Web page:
The Evan-Thomas Creek bridge is the intended objective for the day, however a further 6 KM (3¾ mile) round trip distance will allow the opportunity to hike the entire trail and also to have lunch at Wedge Pond.
Evan-Thomas Creek is in spring run-off. The sensible route to continue is the short hike to Kananaskis Trail and around to the Bill Milne Bike Path from the other side.
Looking back at signage, at the north access to Bill Milne Trail from Mount Kidd RV Park indicates penalty for trespass of up to $100,000. Good Lord! On the other hand, not a place for the inexperienced and definitely not a place for un-escorted children.
Danger management and risk is above average. Parks will certainly want to resolve this easily accessible exposure as quickly as possible. The next section of trail leads to a crossing over Kananaskis Trail on the path to Wedge Pond.
The section of trail to Wedge Pond is a forest walk on rolling, twisting path through huge stands of lodge pole pine. Sunlight, shadow and dead fall create fascinating geometric images along the trail.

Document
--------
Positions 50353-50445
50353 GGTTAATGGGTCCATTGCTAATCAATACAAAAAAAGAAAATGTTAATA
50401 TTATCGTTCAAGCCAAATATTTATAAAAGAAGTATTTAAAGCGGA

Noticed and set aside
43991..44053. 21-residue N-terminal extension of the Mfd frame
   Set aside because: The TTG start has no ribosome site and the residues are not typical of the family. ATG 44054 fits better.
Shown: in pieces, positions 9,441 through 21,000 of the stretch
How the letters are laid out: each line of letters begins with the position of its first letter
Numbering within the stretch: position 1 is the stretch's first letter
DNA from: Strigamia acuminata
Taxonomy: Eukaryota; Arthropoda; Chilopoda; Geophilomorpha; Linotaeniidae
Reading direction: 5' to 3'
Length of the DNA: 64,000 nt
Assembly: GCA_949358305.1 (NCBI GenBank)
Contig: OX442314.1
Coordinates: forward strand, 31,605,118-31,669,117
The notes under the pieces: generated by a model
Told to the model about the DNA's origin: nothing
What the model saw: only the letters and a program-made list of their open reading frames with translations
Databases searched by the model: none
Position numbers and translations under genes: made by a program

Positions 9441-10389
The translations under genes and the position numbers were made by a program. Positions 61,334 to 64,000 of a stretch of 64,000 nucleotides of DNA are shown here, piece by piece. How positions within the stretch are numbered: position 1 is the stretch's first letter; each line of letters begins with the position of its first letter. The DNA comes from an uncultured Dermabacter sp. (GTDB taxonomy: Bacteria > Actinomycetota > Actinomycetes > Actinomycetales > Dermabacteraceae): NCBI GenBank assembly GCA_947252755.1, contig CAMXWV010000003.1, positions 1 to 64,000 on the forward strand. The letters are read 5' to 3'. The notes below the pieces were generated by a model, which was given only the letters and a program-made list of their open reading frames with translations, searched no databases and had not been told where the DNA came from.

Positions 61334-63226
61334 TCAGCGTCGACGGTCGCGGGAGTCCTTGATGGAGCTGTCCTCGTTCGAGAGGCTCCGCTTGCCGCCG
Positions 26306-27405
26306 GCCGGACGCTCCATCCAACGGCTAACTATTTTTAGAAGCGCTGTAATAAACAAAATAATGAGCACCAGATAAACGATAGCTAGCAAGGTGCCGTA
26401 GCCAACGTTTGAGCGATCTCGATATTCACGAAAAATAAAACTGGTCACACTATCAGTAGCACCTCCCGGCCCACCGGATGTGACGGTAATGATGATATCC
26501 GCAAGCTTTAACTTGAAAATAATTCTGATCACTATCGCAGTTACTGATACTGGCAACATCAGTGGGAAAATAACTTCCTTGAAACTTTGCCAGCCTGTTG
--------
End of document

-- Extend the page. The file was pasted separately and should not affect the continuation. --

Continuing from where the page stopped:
Lunch at nearly vacant Wedge Pond, in the sun, with Richardson Squirrels in attendance is glorious as boots and socks dry out.
There are excellent views on the return hike. It is difficult to choose just a few images from hundreds of photographs taken on this hike.
The view from the opposite direction at Evan-Thomas Creek is poignant and representative of the flood water's power. This 'bridge to nowhere' icon is temporary but none-the-less fascinating.
With hindsight, the bicycle would have been a better option. It is a long walk but there is greater opportunity to absorb the non-stop, surrounding scenery.
Flood damage is constantly evident but much of it has been repaired between Evan-Thomas Creek and the bridge over Kananaskis River. The best approach is to honor trail closures. Many people do not want to give up another hiking season on some of the parks best and most traveled trails.
The final stretch between Ribbon Creek and the Delta Lodge at Kananaskis is an ascent on tired legs. On this day hiking covers about 25 KM (15⅝ miles). Hiking on pavement is less forgiving than good trail. When the Bill Milne Trail is fully restored, it will be a grand trail experience on the bicycle.
Trail repair teams need time to complete restoration of the Bill Milne Bike Path before the public begins using the entire, one-way 11 KM (6⅞ mile) length between Delta Lodge at Kananaskis and Wedge Pond. Check progress with Alberta Parks.
Photographs for this post were captured on June 1, 2014.